Why losing Lars Eller was one of the key factors in Capitals' Game 2 loss

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Why losing Eller was a key factors in Capitals' Game 2 loss originally appeared on NBC Sports Washington

One of the key moments in Game 2's loss for the Capitals came in the second period when Lars Eller departed with a lower-body injury. That loss was critical for Washington not just because they were already down to three centers heading into Game 2, but because Eller and his line may actually be the most important line for the Caps' success against the Boston Bruins.

T.J. Oshie has been centering the third line in Game 1 and Game 2 with Evgeny Kuznetsov out. The move was curious as Michael Raffl was acquired at the trade deadline, in part, to provide center depth. Raffl is a winger, but can play center if needed and has more experience doing so than Oshie.

Instead, Raffl has been on the wing of the second line with Eller at center and Conor Sheary on the left. Specifically not having Raffl at center was notable as was grouping three strong two-way players together. That seemed to indicate this would be head coach Peter Laviolette's foil for Boston's "Perfection Line" of Brad Marchand, Patrice Bergeron and David Pastrnak.

Sure enough, in Game 1, Eller's line matched up with Bergeron's and Round 1 went to Eller. It wasn't just because Washington won Game 1, but because they held the top line to zero goals.

In Game 2, Eller's line again matched up against Boston's top line and was again getting the job done.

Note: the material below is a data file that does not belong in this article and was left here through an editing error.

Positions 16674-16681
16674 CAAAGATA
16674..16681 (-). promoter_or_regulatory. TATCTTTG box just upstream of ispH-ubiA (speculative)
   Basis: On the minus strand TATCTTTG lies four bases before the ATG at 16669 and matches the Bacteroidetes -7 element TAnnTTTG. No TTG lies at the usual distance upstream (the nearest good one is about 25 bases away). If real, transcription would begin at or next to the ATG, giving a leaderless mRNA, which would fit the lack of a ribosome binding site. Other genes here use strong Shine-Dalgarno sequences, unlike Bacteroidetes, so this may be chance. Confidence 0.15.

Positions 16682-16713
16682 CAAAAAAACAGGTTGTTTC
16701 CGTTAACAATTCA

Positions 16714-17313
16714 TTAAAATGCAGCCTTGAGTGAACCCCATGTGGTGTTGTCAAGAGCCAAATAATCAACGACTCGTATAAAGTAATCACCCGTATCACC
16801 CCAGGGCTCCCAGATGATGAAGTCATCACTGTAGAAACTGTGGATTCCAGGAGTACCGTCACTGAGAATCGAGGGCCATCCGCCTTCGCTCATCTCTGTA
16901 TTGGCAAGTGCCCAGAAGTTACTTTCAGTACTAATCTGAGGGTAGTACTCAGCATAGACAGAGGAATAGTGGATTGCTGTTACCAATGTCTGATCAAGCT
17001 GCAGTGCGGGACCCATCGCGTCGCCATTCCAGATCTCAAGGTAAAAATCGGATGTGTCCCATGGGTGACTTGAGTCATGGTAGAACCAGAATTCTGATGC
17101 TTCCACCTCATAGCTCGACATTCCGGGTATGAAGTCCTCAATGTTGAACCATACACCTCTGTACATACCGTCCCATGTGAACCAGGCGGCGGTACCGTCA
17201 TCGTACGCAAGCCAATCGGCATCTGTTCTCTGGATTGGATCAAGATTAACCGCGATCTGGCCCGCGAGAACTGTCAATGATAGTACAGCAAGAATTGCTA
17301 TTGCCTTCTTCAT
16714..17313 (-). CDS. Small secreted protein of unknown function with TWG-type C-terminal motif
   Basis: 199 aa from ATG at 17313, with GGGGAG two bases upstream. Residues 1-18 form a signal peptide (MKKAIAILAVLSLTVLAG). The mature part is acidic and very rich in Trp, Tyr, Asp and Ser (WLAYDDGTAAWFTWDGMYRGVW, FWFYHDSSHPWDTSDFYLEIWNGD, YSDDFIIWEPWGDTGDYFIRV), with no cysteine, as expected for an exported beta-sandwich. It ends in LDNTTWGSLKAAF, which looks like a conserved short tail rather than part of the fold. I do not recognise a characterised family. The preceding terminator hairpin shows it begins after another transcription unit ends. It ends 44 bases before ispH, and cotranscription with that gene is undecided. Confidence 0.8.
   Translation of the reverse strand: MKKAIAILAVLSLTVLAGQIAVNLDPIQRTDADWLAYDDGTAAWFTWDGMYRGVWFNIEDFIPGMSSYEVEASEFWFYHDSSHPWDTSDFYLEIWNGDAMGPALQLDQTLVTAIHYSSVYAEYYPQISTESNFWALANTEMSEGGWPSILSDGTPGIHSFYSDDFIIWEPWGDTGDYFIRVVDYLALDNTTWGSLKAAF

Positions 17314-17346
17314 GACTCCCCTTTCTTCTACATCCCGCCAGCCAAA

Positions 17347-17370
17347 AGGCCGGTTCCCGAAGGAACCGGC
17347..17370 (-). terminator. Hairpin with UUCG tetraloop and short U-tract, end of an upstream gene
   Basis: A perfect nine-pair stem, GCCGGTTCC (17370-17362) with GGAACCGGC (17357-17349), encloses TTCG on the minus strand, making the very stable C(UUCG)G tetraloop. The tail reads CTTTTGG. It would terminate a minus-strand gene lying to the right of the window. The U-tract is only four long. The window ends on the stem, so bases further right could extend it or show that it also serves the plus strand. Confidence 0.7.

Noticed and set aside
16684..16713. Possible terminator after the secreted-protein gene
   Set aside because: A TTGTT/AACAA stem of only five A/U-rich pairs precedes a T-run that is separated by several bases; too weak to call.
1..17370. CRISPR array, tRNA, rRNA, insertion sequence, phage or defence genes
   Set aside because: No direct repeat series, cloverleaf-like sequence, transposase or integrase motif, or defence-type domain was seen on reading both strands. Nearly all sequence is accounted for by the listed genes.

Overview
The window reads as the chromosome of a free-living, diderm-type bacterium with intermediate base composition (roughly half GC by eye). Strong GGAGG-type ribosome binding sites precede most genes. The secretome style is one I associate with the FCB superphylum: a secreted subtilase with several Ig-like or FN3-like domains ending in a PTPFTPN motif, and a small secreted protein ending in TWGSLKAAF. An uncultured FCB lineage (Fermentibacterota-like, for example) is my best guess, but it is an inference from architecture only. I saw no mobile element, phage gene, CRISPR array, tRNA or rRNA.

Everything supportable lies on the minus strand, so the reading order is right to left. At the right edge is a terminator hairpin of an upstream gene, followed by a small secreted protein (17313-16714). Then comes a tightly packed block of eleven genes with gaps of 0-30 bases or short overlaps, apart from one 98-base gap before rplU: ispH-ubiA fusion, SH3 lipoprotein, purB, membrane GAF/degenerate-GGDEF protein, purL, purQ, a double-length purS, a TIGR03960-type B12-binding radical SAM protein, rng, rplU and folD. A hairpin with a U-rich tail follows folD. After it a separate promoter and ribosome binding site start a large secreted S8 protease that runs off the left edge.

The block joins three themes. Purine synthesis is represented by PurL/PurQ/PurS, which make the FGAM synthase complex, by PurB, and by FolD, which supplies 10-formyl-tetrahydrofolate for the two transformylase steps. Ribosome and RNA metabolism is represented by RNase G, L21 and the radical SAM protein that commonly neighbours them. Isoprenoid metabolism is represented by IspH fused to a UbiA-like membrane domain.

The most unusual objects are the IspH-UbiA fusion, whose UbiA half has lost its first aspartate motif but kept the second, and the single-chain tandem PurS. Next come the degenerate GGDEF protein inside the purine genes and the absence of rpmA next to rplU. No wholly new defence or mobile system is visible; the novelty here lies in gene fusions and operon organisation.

Against Eller, Bergeron's line had a 35.71% Corsi For in Game 2. They were getting outshot and out-chanced. Bergeron did score in the first period, but Eller negated that as he assisted on a Garnet Hathaway goal later in the first.

Against one of the best lines in hockey, the Caps were having success matching Eller against them...until he came out.

"Everybody step up and try to play some different lines and different roles so it is what it is," Dmitry Orlov said.

"You are looking at making sure you are protecting d-zone starts and trying to get matchups and so when Lars went out it threw a wrinkle," Laviolette said.

While Bergeron's line was held to a 35.71% Corsi For against Eller, for the game at 5-on-5 its Corsi For was 68.75%.

And guess which line scored the game-winner in overtime?

Marchand fired a one-timer that beat goalie Craig Anderson just 39 seconds into the extra frame at the tail end of his shift. Had Eller been in the game, you can bet it would have been Eller's line out there matching against Boston's top line.

“I think there was a little bit of confusion because there were two guys down low and we weren’t able to get in the seam to take away the pass," Laviolette said. "It traveled distance, he was able to get a shot off, so again there’s things that we could have done better, but that’s over with now."

Laviolette did not have any update on Eller following Game 2 saying, "We will sift through things tonight. He left with a lower-body injury.”

The Caps have been able to overcome a number of losses to their lineup this season including the loss of their starting goalie, Vitek Vanecek, less than 14 minutes into Game 1. Washington was able to rally to win that game. If Eller has to miss any time, however, that may be an even more significant blow for Washington. Limiting Boston's top line is one of the keys to the series and the Caps were not able to effectively do so on Monday once Eller came out. If he is not back for Game 3 it may be back to the drawing board for Laviolette and his defensive strategy against Bergeron and Co.